It’s said that coral reef at Hol Chan is just smaller than the Great Barrier reef, but more developed because it has been protected for longer. It certainly was a sight. Since the reefs are not in too deep of water, snorkeling is actually a pretty great way to tour them. I saw hawksbill sea turtles, moray eels, nurse sharks, sting rays, and many exceptional fish.
The guides were good too. Mine had two extremely long dreadlocks that were easy to follow under water. Whenever he’d see something of interest he would point to it and then gesture everyone up to the surface. He’d surface, drop the snorkel and call out the name. “Sergeant major fish, people. Sergeant major fish.” And then he’d pop the snorkel back in and dive down, scouting for more. He knew where they lived and what they ate so he could really draw some neat creatures out of their holes (like the moray eel), and yet he was very respectful of their environment too. When anyone swam too near the turtles he would gently stop them and gesture away. There’s a great respect for the reefs and reef life that I was happy to witness and participate in.
Though the Raggamuffin crew made sure we had a great time, with drinks and fresh fruit and confident guides, they could not ensure the mystic manatee would visit. The elusive sea cow was on the lam that day, and was one mammal I could not cross off my bucket list. The tour was absolutely worth it, and you don’t want to go to Belize without seeing their fantastic reefs. Do take Dramamine if you get seasick though because I watched a poor lady have just the worst time ever, so sick on the sea.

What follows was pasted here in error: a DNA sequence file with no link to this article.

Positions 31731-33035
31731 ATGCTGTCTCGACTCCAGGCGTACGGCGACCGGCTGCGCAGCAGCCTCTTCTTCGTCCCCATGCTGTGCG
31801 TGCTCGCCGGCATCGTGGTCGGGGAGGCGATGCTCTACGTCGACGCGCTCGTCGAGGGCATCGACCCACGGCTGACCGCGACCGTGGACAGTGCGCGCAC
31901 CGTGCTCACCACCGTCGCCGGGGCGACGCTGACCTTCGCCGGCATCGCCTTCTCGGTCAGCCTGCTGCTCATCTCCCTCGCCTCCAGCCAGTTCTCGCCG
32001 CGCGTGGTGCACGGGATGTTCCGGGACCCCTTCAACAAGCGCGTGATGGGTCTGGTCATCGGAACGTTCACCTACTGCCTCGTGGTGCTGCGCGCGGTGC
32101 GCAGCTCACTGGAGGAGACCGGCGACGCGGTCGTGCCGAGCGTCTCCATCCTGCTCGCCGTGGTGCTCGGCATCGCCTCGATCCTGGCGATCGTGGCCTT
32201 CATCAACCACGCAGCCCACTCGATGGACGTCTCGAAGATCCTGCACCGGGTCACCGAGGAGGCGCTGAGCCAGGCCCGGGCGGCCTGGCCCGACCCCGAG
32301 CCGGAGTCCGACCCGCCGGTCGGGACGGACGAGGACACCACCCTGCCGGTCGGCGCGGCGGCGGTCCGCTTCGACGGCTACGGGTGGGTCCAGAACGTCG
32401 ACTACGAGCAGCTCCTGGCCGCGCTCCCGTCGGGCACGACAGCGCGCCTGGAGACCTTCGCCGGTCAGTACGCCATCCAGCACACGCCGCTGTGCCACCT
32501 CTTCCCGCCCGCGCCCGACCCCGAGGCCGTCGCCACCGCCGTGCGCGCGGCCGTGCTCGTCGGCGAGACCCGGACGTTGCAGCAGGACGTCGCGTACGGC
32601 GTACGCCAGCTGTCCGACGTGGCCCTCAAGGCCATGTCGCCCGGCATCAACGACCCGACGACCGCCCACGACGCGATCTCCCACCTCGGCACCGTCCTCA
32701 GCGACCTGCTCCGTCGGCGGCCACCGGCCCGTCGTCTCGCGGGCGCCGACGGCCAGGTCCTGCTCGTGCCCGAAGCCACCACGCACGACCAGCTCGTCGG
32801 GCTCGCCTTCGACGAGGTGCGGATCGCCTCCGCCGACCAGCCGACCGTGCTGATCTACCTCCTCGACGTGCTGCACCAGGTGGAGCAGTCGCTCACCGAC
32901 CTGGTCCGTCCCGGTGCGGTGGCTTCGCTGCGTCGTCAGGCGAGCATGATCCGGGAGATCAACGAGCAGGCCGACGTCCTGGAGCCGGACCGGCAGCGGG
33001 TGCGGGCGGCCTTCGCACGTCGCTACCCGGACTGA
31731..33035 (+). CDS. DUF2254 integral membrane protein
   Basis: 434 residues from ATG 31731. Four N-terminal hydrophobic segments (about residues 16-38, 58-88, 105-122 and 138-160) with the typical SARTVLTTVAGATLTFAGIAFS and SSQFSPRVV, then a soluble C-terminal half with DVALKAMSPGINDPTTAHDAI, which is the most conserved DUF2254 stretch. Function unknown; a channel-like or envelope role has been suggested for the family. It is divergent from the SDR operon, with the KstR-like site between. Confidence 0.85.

Another bonus to being on Caye Caulker this time of year was lobster for every meal. And that is what I had, and each night I had it in a different place. I had it at Wish Willie’s and at Rose’s too. But then I fell in with some islanders and heard that Enjoy Bar was the place to go. And it was. Get there a little before you are really hungry because they make you wait for it, but it is worth the wait. Wish I had one right now. The remainder I can’t believe I’m about to write. The Coca-Cola down there is exceptional. I don’t know if it’s the giant 500ml glass bottles with their perfect-fit long straws, or the fact that it’s made with real sugar. But they really are refreshing and easy on the stomach. And I don’t’ even drink Coke in the States! But down there I got what’s known as Belize belly, and lobster and Coca-Cola were just about the only two things I could stomach then.
We finished our stay on Caye Caulker by checking out two bikes and cruising the island. I wished we had done this sooner because it is the best way to check out the island. There were many lovely docks and homes out past the airport. I was fascinated with the above sea-level graveyards that were looking east out over the water. A grave marked the sunrise and sunset of one Crispin Rosado. I stepped back and to the side to see for myself the view that his headstone faced. The wind whipped the palms that neatly framed the sea, and far off the waves rolled in.